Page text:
The people, not the place
Marek Mazurek | Friday, May 18, 2018
So often end-of-the-year columns talk about what a special place Notre Dame is.
But it’s not.
It’s a beautiful place for sure, but there are lots of beautiful campuses in the country.
As an institution Notre Dame isn’t special either. It’s great academically and I will be extremely proud to receive my degree, but there are lots of other schools as good or better.
The administration has often made decisions I oppose strongly and hasn’t done much in my four years here to help the marginalized (low-income students and the LGBTQ community, for example) like its Catholic mission statement claims.
Heck, the football team isn’t even that special, as I found out covering the 4-8 season my junior year.
But despite all that, my four years here have been nothing short of amazing. Not because of the Dome or the football games, but because of the people.
As I look back on my four years here, it was the people, not the aura of Notre Dame, that got me through the late nights and the rough times.
I didn’t find my peace of mind at the Grotto, I found it talking to my classmates who became friends and my friends who became like family.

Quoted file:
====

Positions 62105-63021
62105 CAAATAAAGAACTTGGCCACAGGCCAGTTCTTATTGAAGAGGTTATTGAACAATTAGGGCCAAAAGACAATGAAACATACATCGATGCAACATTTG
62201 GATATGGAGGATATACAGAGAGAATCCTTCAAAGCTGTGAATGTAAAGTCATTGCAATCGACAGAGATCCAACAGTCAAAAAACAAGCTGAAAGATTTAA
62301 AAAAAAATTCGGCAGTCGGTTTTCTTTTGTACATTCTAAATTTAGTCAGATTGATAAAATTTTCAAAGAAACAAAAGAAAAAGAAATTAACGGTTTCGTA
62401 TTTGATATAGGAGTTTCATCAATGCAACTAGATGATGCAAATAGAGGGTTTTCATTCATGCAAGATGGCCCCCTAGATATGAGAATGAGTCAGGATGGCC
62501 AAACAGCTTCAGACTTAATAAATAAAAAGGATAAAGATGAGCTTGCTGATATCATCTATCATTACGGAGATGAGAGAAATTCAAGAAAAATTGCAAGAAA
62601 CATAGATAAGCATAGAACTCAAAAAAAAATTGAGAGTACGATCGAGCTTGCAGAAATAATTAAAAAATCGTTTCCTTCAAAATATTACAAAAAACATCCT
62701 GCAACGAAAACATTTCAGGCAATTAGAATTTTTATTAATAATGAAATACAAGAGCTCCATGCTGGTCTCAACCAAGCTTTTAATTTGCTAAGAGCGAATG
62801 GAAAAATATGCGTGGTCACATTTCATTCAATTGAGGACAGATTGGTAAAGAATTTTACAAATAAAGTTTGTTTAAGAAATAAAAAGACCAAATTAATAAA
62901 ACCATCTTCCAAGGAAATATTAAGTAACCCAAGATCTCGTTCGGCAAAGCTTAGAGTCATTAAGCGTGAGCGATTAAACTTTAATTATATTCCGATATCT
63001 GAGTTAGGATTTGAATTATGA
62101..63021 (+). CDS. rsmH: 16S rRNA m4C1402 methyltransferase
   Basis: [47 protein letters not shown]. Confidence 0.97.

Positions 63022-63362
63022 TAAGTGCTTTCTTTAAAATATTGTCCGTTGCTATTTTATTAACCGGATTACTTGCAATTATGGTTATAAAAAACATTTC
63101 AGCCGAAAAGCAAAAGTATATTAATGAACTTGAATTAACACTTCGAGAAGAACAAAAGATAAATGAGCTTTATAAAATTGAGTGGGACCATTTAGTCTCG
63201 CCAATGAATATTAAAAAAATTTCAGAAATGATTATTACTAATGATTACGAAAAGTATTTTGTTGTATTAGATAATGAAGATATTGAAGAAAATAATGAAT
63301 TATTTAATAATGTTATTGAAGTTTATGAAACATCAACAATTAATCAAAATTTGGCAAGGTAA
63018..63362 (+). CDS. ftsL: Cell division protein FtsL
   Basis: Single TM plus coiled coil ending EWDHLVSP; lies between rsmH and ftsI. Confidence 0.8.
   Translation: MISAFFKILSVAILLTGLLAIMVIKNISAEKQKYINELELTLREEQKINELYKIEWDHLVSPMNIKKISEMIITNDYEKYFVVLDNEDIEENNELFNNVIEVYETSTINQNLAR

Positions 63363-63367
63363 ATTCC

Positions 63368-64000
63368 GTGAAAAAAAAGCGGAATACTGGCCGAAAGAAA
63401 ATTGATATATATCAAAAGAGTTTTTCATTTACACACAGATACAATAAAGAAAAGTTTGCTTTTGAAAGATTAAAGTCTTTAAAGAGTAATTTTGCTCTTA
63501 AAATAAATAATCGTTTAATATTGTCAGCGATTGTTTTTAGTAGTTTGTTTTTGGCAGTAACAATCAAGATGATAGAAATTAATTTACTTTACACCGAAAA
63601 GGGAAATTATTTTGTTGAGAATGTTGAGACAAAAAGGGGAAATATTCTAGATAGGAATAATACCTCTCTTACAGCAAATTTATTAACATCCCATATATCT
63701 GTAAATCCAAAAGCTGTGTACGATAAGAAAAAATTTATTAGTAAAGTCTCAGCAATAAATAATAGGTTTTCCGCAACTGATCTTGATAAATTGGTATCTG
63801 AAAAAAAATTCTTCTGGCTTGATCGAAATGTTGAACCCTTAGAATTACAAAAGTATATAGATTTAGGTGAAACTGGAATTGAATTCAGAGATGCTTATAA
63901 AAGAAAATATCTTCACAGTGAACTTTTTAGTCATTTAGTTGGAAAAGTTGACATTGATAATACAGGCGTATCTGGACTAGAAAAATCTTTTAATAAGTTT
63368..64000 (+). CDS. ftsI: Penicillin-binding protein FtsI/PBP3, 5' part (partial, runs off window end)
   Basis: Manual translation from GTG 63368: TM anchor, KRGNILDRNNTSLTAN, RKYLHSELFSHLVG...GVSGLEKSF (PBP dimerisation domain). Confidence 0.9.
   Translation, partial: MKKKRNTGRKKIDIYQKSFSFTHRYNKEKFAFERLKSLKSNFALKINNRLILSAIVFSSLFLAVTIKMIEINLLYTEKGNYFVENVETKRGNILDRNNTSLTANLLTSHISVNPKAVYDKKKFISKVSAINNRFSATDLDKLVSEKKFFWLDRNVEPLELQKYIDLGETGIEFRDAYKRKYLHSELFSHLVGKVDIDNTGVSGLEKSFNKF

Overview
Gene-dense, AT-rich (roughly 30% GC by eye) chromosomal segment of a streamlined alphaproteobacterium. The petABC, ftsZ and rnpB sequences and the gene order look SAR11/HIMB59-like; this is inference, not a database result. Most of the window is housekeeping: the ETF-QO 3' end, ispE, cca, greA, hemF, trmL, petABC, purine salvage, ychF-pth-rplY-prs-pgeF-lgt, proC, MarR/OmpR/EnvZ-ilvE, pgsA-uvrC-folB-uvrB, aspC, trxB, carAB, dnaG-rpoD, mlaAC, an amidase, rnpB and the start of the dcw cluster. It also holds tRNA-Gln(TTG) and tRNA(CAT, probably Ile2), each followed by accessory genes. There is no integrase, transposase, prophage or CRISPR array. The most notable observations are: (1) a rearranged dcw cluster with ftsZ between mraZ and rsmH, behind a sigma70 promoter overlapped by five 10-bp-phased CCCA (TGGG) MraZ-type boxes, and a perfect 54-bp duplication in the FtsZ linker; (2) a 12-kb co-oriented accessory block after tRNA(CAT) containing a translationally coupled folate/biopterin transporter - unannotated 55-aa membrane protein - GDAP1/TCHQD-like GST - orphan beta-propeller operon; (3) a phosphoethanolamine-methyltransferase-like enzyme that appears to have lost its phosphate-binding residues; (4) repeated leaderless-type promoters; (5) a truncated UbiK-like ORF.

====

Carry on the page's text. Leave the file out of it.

While I had great times at football games, it wasn’t because of the (often disappointing) team or the amazingly comfortable wooden bleachers. Games were another opportunity to make memories with your friends.
The vast majority of my classes were extremely rich and meaningful, not because of the magical aura of Notre Dame, but because each individual professor cared about us inside and outside of the classroom.
And though my niche at Notre Dame was undoubtedly the basement of South Dining Hall, it wasn’t the windowless office itself, but the amazing people at The Observer that made late nights and the stress not only bearable, but unforgettable.
This weekend, feel free to go to the Grotto and take pictures by the Dome. But make sure to spend time with the people who truly made Notre Dame unique. Hang out with the friends you may not see for a year or more because they’re going overseas or across the country. In just a week, you’ll be surprised how much you’ll miss them. Be nice to your parents and let them know you appreciate the sacrifices they made and the support they’ve given.
I’ve tried to do that this past week, but there just isn’t enough time. But I know that when I look back on my college years, it won’t be the football stadium or the library that I picture.
It’ll be the people — the friends and family I made along the way.
Marek is graduating with a degree in history and minors in journalism and medieval studies. Marek will be in Boston this summer writing for the Boston Globe and after that, it’s anybody’s guess. He would like to thank everyone who has read his work in The Observer for the past four years.
The views expressed in this column are those of the author and not necessarily those of The Observer.